Anelosimus studiosus

Agnarsson, Ingi, 2006, A revision of the New World eximius lineage of Anelosimus (Araneae, Theridiidae) and a phylogenetic analysis using worldwide exemplars, Zoological Journal of the Linnean Society 146 (4), pp. 453-593: 471

publication ID

http://doi.org/ 10.1111/j.1096-3642.2006.00213.x

persistent identifier

http://treatment.plazi.org/id/236D8D66-FF86-FF87-2693-2833FA36604D

treatment provided by

Felipe

scientific name

Anelosimus studiosus
status

 

THE STUDIOSUS   GROUP – CLADE 5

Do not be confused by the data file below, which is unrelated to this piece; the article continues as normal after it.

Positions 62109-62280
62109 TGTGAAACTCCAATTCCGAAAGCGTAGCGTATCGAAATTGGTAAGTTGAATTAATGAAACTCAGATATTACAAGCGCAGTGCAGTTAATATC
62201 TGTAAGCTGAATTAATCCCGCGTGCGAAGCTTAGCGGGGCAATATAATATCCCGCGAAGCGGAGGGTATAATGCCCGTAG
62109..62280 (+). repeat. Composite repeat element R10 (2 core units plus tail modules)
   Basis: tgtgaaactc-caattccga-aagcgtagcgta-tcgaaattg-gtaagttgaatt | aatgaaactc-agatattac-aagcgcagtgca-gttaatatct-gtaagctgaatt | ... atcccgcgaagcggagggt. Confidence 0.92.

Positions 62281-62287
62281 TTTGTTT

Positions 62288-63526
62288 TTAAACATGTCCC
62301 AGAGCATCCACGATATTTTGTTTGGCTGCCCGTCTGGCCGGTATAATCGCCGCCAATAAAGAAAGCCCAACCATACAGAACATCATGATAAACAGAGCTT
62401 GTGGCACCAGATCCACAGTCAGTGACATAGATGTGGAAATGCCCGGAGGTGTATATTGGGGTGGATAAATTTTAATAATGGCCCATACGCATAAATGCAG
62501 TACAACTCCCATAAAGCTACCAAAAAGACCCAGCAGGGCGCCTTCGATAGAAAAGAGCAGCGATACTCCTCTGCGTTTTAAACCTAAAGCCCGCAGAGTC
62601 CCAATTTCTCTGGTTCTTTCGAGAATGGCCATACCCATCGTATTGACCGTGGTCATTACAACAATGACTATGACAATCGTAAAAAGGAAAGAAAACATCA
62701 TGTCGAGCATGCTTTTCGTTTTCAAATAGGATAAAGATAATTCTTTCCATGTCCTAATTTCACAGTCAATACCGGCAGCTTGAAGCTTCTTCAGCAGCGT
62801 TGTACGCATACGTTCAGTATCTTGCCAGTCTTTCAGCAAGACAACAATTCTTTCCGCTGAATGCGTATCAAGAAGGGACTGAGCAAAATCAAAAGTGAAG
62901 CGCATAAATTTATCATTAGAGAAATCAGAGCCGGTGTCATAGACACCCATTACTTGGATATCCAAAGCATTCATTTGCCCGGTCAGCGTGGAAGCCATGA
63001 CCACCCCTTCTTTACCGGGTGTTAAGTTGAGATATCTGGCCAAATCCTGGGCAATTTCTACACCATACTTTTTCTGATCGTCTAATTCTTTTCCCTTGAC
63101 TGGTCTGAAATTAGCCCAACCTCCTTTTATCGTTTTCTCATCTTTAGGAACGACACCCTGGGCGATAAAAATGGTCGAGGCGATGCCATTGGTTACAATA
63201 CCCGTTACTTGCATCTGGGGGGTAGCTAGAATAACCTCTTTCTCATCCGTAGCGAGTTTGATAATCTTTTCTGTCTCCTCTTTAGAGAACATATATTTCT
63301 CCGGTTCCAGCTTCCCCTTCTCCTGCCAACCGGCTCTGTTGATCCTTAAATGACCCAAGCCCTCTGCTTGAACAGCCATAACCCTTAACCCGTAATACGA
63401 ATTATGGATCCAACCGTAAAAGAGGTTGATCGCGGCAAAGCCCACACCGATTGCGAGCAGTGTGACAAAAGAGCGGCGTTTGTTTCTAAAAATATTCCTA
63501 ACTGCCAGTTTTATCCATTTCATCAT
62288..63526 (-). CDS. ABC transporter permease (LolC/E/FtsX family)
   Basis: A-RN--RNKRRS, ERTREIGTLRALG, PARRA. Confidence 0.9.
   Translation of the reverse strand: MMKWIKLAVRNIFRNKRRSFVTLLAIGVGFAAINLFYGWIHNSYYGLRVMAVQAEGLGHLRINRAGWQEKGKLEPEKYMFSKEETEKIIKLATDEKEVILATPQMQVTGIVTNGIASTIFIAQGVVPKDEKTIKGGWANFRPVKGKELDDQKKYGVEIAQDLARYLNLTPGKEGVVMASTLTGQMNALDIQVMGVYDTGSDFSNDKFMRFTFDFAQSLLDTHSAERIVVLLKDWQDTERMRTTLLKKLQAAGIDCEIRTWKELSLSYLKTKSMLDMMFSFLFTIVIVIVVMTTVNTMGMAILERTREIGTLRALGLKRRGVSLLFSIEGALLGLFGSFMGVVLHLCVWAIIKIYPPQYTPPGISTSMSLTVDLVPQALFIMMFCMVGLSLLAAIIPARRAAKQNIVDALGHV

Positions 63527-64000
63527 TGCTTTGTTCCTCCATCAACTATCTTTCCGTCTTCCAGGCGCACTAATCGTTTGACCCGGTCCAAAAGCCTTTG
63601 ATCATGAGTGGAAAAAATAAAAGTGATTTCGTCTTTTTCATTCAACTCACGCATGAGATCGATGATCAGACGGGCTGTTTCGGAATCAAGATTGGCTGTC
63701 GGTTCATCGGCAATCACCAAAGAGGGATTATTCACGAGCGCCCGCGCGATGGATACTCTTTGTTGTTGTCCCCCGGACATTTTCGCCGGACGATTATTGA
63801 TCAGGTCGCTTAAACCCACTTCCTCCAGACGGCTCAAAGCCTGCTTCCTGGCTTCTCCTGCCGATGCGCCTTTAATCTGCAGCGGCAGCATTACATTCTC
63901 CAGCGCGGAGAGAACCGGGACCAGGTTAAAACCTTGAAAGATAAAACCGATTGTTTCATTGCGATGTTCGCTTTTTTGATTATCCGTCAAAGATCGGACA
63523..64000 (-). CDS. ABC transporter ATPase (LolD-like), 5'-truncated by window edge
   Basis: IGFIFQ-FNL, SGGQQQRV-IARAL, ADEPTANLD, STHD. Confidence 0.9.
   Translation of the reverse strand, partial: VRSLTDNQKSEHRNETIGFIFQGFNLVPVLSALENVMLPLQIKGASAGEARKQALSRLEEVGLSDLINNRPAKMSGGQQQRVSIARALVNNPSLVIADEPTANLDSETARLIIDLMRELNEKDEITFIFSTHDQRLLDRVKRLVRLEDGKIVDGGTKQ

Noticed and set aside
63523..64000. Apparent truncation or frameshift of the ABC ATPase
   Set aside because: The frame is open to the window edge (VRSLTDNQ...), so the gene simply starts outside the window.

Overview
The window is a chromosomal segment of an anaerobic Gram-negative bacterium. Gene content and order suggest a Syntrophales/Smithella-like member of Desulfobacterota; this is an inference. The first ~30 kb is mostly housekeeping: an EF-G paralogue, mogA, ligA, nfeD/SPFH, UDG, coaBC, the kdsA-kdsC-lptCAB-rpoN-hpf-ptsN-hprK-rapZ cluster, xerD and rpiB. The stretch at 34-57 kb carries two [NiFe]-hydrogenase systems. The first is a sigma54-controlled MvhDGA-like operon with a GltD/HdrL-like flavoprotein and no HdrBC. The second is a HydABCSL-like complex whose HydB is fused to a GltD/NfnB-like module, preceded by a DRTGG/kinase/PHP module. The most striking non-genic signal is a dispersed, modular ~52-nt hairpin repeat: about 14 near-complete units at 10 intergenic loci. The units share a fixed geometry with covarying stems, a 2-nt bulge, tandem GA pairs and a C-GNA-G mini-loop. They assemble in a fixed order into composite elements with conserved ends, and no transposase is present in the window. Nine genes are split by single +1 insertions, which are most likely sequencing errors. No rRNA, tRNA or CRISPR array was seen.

F. O. P.- Cambridge (1902) described a variable and widespread A. studiosus   , but commented that the variation could indicate several similar species (see quote at beginning of this chapter). Levi (1956) agreed with F. O. P.- Cambridge’s (1902) previously suggested synonymies, and added Enoplognatha dubia   and A. fraternus   . The species thus became even more variable and widespread, from Argentina to northeastern United States (e.g. Washington, DC), and from a wide range of altitudes (0–4000 m) and habitats (e.g. tropical forest, temperate scrub). In a section called ‘subspecies’ Levi (1956: 419) commented on, and illustrated, the considerable geographical variation in size and genitalic, especially palpal, morphology of his A. studiosus   . Given the complexity of Anelosimus   taxonomy, and virtual absence of behavioural data, Levi understandably preferred to treat all these taxa as one species. However, in addition to differences in morphology, recent studies indicate differences in behaviour (including different levels of sociality) and barriers to breeding (failed breeding experiments) between several geographically separated populations ( Brach, 1977; Furey, 1998; Jones & Parker, 2002; L. Avilés, pers. comm.). With access to much more material, and armed with new behavioural observations, it seems now that Levi’s (1956) A. studiosus   is rather a species complex, including at least eight species. The studiosus   group (see Fig. 59 View Figure 59 , clade 5) is here supported by two unambiguous synapomorphies: closely arranged sclerotized copulatory ducts (10 -1, Fig. 44D View Figure 44 ), and a snout-like Eb (75 -1, Figs 44A, F View Figure 44 , 49B, H, K, L View Figure 49 ).